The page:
“…decreasing autophagy with ageing in POMC neurons could contribute to the metabolic problems associated with age”

Singh and colleagues then analysed mice that have a specific knockout of the autophagy gene Atg7 in AgRP neurons [[5]]. Although fasting increases AgRP mRNA and protein levels in normal mice, these changes were not seen in the knockout mice. AgRP neurons provide inhibitory signals to POMC neurons, and Kaushik and colleagues found that the AgRP‐specific Atg7 knockout mice had higher levels of POMC and α‐MSH, compared with the normal mice. This indicated that starvation regulates appetite in a manner that is partly dependent on autophagy. The authors suggested that the peripheral free fatty acids released during starvation induce autophagy by activating AMP‐activated protein kinase (AMPK), a known positive regulator of autophagy. This, in turn, enhances degradation of hypothalamic lipids and increases endogenous intracellular free fatty acid concentrations. The increased intracellular free fatty acids upregulate AgRP mRNA and protein expression. As AgRP normally inhibits POMC/α‐MSH production in target neurons, a defect in AgRP responses in the autophagy‐null AgRP neurons results in higher α‐MSH levels, which could account for the decreased mouse bodyweight.

In follow‐up work, Singh's group have now studied the effects of inhibiting autophagy in POMC neurons, again using Atg7 deletion [[6]]. These mice, in contrast to the AgRP autophagy knockouts, are obese. This might be accounted for, in part, by an increase in POMC preprotein levels and its cleavage product adrenocorticotropic hormone in the knockout POMC neurons, which is associated with a failure to generate α‐MSH. Interestingly, these POMC autophagy knockout mice have impaired peripheral lipolysis in response to starvation, which the authors suggest might be due to reduced central sympathetic tone to the periphery from the POMC neurons. In addition, POMC‐neuron‐specific Atg7 knockout mice have impaired glucose tolerance.

This new study raises several interesting issues. How does the autophagy defect in the POMC neurons alter the cleavage pattern of POMC? Is this modulated within the physiological range of autophagy activity fluctuations in response to diet and starvation? Importantly, in vivo, autophagy might fluctuate similarly (or possibly differently) in POMC and AgRP neurons in response to diet and/or starvation. Given the tight interrelation of these neurons, how does this affect their overall response to appetite regulation in wild‐type animals?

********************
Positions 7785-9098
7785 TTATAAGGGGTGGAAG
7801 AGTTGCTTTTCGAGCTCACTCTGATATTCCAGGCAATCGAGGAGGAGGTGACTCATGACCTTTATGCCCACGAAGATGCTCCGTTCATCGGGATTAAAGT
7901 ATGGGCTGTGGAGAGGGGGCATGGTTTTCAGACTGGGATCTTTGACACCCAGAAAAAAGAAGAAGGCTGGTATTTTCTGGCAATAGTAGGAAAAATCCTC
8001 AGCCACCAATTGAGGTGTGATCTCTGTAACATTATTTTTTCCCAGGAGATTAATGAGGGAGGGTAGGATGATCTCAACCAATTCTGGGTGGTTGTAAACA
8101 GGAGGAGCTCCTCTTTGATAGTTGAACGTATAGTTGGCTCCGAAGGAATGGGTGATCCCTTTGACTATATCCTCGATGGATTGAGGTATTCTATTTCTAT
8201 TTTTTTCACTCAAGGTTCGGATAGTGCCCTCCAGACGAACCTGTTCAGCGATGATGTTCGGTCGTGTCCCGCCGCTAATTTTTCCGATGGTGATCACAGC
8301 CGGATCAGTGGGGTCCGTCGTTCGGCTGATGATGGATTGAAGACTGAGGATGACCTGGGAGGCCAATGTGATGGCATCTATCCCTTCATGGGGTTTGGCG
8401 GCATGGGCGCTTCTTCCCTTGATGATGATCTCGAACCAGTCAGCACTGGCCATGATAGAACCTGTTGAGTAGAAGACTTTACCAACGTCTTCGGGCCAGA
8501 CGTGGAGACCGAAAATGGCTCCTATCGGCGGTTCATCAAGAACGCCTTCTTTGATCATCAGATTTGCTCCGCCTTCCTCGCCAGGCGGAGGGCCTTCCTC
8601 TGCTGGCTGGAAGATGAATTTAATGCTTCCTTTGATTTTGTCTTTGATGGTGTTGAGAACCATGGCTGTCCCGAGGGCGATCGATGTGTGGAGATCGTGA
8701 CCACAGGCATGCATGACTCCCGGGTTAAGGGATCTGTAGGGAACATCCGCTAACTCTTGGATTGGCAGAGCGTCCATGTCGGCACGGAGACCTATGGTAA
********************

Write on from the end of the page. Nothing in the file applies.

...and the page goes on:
Finally, the study also shows that hypothalamic autophagosome formation is decreased in older mice. To my knowledge, this is the first such demonstration of this phenomenon in the brain. The older mice phenocopied aspects of the POMC‐neuron autophagy null mice—increased hypothalamic POMC preprotein and ACTH and decreased α‐MSH, along with similar adiposity and lipolytic defects, compared with young mice. These data are provocative from several perspectives. In the context of metabolism, it is tantalizing to consider that decreasing autophagy with ageing in POMC neurons could contribute to the metabolic problems associated with ageing. Again, this model considers the POMC neurons in isolation, and it would be important to understand how reduced autophagy in aged AgRP neurons counterbalances this situation. In a more general sense, the data strongly support the concept that neuronal autophagy might decline with age.

Autophagy is a major clearance route for many mutant, aggregate‐prone intracytoplasmic proteins that cause neurodegenerative disease, such as tau (Alzheimer disease), α‐synuclein (Parkinson disease), and huntingtin (Huntington disease), and the risk of these diseases is age‐dependent [[1]]. Thus, it is tempting to suggest that the dramatic age‐related risks for these diseases could be largely due to decreased neuronal capacity of degrading these toxic proteins. Neurodegenerative pathology and age‐related metabolic abonormalities might be related—some of the metabolic disturbances that occur in humans with age could be due to the accumulation of such toxic proteins. High levels of these proteins are seen in many people who do not have, or who have not yet developed, neurodegenerative diseases, as many of them start to accumulate decades before any sign of disease. These proteins might alter metabolism and appetite either directly by affecting target neurons, or by influencing hormonal and neurotransmitter inputs into such neurons.

References

David Rubinsztein is at the Department of Medical Genetics, University of Cambridge, Cambridge Institute for Medical Research, Addenbrooke's Hospital, Cambridge, UK. E‐mail: dcr1000{at}cam.ac.uk